solar power

Discussion in 'General RVing' started by arch14799, Apr 19, 2009.

  1. arch14799

    arch14799 New Member

    Hi. Have 40' DP and thinking about putting on 4 or 6 solar panals. Anybody have real world experiance with these?
     
  2. WildWillyToo

    WildWillyToo New Member

    Re: solar power

    YEP!
    Whattaya wanna know?
     
  3. kb0ogt

    kb0ogt New Member

    Re: solar power

    i am also listening... :)
     
  4. arch14799

    arch14799 New Member

    Re: solar power

    How many panals do you have? Is it enough? Do they work "as advertised"? Would you do it again? Thanks, Jeff
     
  5. WildWillyToo

    WildWillyToo New Member

    Re: solar power

    Jeff and KB0OGT (from an N1***)

    I have 3 panels....one 80 watt and two 20 watt. I keep 3 batteries charged (deep cycle 60ah) with them. They run radio equipment at my camp. (before that, they kept my fifth wheel batteries charged and allowed me to be "off the grid") Charge rate is about 7.5 amps at full sun and I use a 10 amp charge controler. That translates to an average of 45 amp hours per day - higher in summer, lower in winter.
    I also have 3 small panels...a 5 watt and two 2 watt panels on my boat. They keep the batteries maintained and do some minor charging. It's enough to replace what the fish/depth finder, stereo, and 2-way radio, draw while sitting idle.

    Would I do it again? Yes, without any hesitation! I would probably only change one thing. To be truly independent of outside power I need a little more carging capacity during winters here in the northeast. I would choose two 100 watt panels for my fifth wheel and probably 3 or 4 for my camp. (Of course that's if the Mrs let me spend the money..lol) With a single 100 watter, you need to be vigilante about your power use to keep from outrunning the panels ability to recharge. Depending on your location, and if you want to take the time to aim your panels, your charge rate can vary. Up here, in the summer, a stationary 100 watter would produce about 40 to 50 amp hours per day. If you choose to re-aim your panels several times each day you will get a little more out of them.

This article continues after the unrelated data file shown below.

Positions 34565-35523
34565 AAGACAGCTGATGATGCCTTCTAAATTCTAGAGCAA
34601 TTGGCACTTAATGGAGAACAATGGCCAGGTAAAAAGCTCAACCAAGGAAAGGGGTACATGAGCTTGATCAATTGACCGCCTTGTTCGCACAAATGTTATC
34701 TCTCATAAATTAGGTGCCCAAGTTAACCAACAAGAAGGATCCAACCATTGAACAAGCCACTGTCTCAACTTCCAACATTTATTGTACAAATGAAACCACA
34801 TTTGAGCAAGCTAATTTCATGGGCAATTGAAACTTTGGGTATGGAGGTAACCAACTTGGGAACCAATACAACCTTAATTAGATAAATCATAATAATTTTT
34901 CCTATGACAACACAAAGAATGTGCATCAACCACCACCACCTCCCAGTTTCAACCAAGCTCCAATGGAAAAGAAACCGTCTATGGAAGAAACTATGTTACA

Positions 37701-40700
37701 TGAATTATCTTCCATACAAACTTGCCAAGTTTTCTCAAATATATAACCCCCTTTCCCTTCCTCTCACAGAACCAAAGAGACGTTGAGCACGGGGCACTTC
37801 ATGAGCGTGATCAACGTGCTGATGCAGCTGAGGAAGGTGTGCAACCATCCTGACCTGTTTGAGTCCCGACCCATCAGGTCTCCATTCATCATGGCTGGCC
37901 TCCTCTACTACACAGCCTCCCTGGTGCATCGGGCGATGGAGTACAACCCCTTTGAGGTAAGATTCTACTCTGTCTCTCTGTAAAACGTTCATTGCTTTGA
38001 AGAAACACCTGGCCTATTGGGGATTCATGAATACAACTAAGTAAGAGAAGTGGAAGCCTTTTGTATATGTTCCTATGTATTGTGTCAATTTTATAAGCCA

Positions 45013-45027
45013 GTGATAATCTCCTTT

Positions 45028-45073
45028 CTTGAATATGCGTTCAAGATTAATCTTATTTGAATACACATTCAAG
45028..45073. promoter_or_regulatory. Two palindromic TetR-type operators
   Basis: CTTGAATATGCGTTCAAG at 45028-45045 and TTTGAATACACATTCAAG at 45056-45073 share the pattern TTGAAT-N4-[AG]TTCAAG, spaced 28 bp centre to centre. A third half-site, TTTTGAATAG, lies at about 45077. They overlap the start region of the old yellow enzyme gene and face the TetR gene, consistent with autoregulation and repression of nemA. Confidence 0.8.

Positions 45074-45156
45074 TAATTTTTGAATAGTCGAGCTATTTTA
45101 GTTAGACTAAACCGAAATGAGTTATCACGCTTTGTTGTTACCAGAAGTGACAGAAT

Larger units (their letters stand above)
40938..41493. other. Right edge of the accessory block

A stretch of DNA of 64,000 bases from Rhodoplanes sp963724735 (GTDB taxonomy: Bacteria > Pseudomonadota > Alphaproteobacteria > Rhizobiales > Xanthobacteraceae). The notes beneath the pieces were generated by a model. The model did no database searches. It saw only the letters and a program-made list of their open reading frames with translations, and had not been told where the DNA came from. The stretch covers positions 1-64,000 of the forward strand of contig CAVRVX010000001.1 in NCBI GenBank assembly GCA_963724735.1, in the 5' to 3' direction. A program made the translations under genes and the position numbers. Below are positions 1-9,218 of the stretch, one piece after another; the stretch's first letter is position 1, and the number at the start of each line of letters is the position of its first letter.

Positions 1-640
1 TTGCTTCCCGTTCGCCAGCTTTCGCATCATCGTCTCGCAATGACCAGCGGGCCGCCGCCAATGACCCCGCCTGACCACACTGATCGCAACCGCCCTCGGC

For most camping/rv'ing needs, I think a single 100 watt panel would do the trick. If you're a die-hard boondocker, you may want to shoot for a little more, but I really think 100 would handle most needs.

    I hope that helps? If you have any other specific questions, I'd be happy to answer what I can.
     
  6. arch14799

    arch14799 New Member

    Re: solar power

    Thanks, you have been very helpfull. Jeff
     
  7. onthecoach

    onthecoach Senior Member

    Re: solar power

    Hello CamperTech! Thank you so much for your info. DH and I fulltime in our 40' Diesel motorhome, and we are looking to get 'off the grid', too. DH wants to cover the coach in Solar panels, and that's ok....but, I don't think we have any more space for extra batteries without giving up more bays/storage space.
    Am I correct in understanding that the only way to access the solar energy at NIGHT is to 'save/store' that energy in the extra batteries? What I am asking is: if we are in warm or cold climates, and we need to use the AC or electric Heat at night, we need to have the power/energy saved and stored in extra onboard batteries?
    I really appreciate your help!!!
     
  8. LEN

    LEN Senior Member

    Re: solar power

    Lynn solar will not heat water(other than the coffee pot) or do AC or Elec heater. Unless you have BIG BIG BIG Solar panels(more than on top of the RV). Use propane for the hot water and heat and the gen for AC. But with the right batteries and the right panels TV, stereo, computer, are doable as well as the coffee pot in the morning and maybe the mirco for a meal here and there.

    LEN
     
  9. brodavid

    brodavid Senior Member

    Re: solar power

    good advice to remember for later
     

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